“Kathleen Raine was born in London in 1908, where she grew up; taking on a number of unsatisfactory jobs. Through one of her later jobs she met the nephew of the Indian mystic Rama Coomaraswamy Tambimuttu, who invited her to contribute to his new magazine, Poetry London, she did of course, and soon developed a lifelong passion for all things Indian. Raine began to seriously write toward her late twenties, and by 1943 she had published her first collection of poetry Stone and Flower, which was illustrated by Barbara Hepworth. Three years later the collection Living in Time was released, followed by The Pythoness in 1949. – See more at:

You can also read it here:

I came across Kathleen Raine when researching a little more about Winifred Nicholson a while back.  I saw some of Winifred’s paintings at the Dulwich Picture Gallery last year, and they still delight me.   Take a look here:


Leatherhead Theatre Exhibition 2015 “With Flying Colours” Affordable Prints by Chris Birch and Jenny Meehan

This year I will be showing some affordable prints along with a fellow Kingston Artists’ Open Studios artist.  I will be sorting out the details nearer the time, but the essentials are:

Exhibition runs from Saturday 2nd May until Friday 29th May 2015.

The Leatherhead Theatre
7, Church Street

KT22 8DN

Tel: 01372 365141
Fax:     01372 365195

Accessible location – 5 mins from M25, Junction 9

5 minutes walk from Leatherhead British Rail Station.
Town centre location, close to local shops and restaurants.

Three car parks within a few minutes walk (free after 6pm)

Parking is free on Sundays at the Swan Centre

Access to the exhibition is from Tuesday to Saturday inclusive.  The theatre is not open to the general public on Sundays or Mondays.

Opening times are normally from 10am until around six, but contact the theatre to check as it depends on what else is going on.


Surrey Artists Open Studios

This year I am taking part in the Surrey Artists Open Studios.  I haven’t up until now, because it works out rather expensive… You need to join Surrey Artists Open Studios for the year,  and then pay again to take part.  But as I am pulling back for a while in other departments, ie, not spending my budget on entering competitions or anything like that, I have decided this year it would be a good experience.  I look forward to showing with some of my wonderful Kingston Artists’ Open Studio folk.  Details below, on more blurby stuff!:

Jenny Meehan

Jenny Meehan is a local artist, based in Chessington.  As well as showing her work at this year’s Surrey Artists’ Open Studios and Kingston Artists’ Open Studios she also holds regular open studios at her home in Chessington.   Contact Jenny via the contact form on her website or by emailing: and request to be put on her bi-annual mailing list if you would like to receive an invitation to further open studio events.  

This year you can meet Jenny and some of her fellow artists as part of Surrey Artists’ Open Studios (North on map SAOS 19), Studio KAOS 2, at 14 Liverpool Road, Kingston Upon Thames, Surrey, KT2 7SZ,  on the following  weekends:  Saturday 6th and Sunday 7th June and Saturday 13th and Sunday 14th June from 11am until 5pm.  This is within walking distance of Kingston Town Centre, and also near Richmond park. Come along!  If you have time, follow the whole Kingston Artists’ Open Studios trail!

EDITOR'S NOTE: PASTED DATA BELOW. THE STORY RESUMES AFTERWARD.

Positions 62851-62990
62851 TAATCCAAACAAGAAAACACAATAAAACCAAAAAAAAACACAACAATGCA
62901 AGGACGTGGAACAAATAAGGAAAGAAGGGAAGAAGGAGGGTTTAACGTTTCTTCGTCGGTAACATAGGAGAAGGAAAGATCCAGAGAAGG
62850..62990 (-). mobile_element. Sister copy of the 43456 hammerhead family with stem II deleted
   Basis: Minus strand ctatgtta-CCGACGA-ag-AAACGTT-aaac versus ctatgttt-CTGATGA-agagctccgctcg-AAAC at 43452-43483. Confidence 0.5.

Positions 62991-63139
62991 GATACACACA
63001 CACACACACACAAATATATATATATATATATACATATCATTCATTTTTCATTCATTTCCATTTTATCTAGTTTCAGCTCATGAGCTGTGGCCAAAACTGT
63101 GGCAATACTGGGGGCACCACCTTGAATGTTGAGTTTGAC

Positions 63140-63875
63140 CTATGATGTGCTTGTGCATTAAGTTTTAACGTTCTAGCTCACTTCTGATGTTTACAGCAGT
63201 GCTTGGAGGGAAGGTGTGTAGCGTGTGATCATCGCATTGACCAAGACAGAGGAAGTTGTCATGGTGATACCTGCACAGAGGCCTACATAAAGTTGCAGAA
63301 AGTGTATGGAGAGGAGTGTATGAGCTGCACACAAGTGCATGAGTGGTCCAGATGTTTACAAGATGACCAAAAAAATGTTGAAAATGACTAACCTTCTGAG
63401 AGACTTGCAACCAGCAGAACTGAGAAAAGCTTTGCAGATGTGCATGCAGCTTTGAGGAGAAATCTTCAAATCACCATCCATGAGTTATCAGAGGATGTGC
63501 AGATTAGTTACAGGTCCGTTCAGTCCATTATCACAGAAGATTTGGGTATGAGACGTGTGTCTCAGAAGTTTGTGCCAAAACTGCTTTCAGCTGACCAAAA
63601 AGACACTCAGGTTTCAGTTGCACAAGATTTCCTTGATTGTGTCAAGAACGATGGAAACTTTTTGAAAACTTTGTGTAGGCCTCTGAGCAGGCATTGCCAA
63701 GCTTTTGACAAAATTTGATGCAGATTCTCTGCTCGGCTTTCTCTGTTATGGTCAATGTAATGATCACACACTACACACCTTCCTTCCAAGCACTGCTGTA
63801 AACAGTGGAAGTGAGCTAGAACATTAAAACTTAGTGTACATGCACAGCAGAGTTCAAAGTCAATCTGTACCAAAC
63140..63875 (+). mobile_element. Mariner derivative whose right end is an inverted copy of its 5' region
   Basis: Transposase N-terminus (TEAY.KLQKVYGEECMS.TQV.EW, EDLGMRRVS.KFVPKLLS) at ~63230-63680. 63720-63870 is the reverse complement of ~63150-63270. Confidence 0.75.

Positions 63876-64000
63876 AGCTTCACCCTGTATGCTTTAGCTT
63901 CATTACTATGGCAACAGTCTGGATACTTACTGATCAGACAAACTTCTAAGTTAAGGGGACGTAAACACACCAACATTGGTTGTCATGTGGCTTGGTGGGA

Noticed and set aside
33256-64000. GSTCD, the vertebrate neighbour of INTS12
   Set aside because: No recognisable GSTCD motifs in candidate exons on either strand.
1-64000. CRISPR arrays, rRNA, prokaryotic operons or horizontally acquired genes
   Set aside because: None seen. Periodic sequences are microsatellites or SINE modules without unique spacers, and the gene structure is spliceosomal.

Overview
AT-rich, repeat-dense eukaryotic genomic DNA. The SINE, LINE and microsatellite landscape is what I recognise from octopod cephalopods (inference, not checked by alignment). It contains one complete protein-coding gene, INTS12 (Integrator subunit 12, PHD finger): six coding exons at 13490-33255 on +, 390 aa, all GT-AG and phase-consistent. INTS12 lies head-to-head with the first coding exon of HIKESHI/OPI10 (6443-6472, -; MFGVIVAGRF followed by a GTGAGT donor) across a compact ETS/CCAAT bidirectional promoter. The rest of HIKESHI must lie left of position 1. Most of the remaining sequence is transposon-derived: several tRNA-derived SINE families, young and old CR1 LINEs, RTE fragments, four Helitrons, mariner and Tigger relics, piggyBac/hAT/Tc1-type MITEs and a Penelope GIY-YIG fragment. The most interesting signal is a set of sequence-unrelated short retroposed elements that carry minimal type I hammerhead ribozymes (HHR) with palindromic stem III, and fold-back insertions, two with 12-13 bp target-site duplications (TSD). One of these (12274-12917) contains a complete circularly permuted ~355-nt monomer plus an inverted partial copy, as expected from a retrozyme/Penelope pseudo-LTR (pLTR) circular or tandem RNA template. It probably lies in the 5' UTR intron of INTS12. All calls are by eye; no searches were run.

Last, another image from the recent retreat.


retreat 2015 jenny meehan

retreat 2015 jenny meehan


Painting on Retreat

I did do a little bit of experimenting with watercolours on retreat…I haven’t used watercolours very much at all, so it was venturing onto new ground.  Here is one of the experiments:

franciscan office quote, canticles, church of england canticle, Through your gentleness we find comfort in fear by Jenny Meehan

Through your gentleness we find comfort in fear by Jenny Meehan


“Through Your Gentleness We Find Comfort in Fear”

Copyright Information – Jenny Meehan 

Copyright in all images by Jenny Meehan is held by the artist.
Permission must be sought in advance for the reproduction, copying or any other use of any images by Jenny Meehan. Individuals or businesses seeking licenses or permission to use, copy or reproduce any image by Jenny Meehan should, in the first instance, contact Jenny Meehan.
Copyright for all visual art by Jenny Meehan is managed by the Design and Artists Copyright Society (DACS) in the UK. If you wish to licence a work of art by Jenny Meehan, please contact Jenny Meehan in the first instance to clarify your requirements.

Licencing an image is quick and easy for both parties and is organised through the Design and Artist Copyright Society. (Note, my images are not shown on the “Art image” selection on the Design and Artist Copyright “Art Image” page. This does NOT mean you cannot apply for a licence from DACS…They simply have a very limited sample selection of work in their “Artimage” page!) If you use their online form and attach the low resolution image of my artwork which you have found on the internet, they will know which image you seek permission for.

Also, please of course feel free to contact me if you are looking for a particular type of artwork image, as I have a large archive of images myself. I will also be able to let you know the maximum size the digital image is available at. If you then wish to licence the artwork image, you would then contact the Design and Artist Copyright Society to arrange the licencing agreement according to your requirements. Once paid and agreed, I then supply the high resolution image directly to you.

If you need any further clarification, the DACS website is clear and very helpful indeed, and they would be happy to help you.

Design and Artist Copyright Society
33 Old Bethnal Green Road
London E2 6AA
Telephone: +44 (0) 20 7336 8811
Fax: +44 (0) 20 7336 8822
Offices are open 0930 – 1700 Monday through Friday.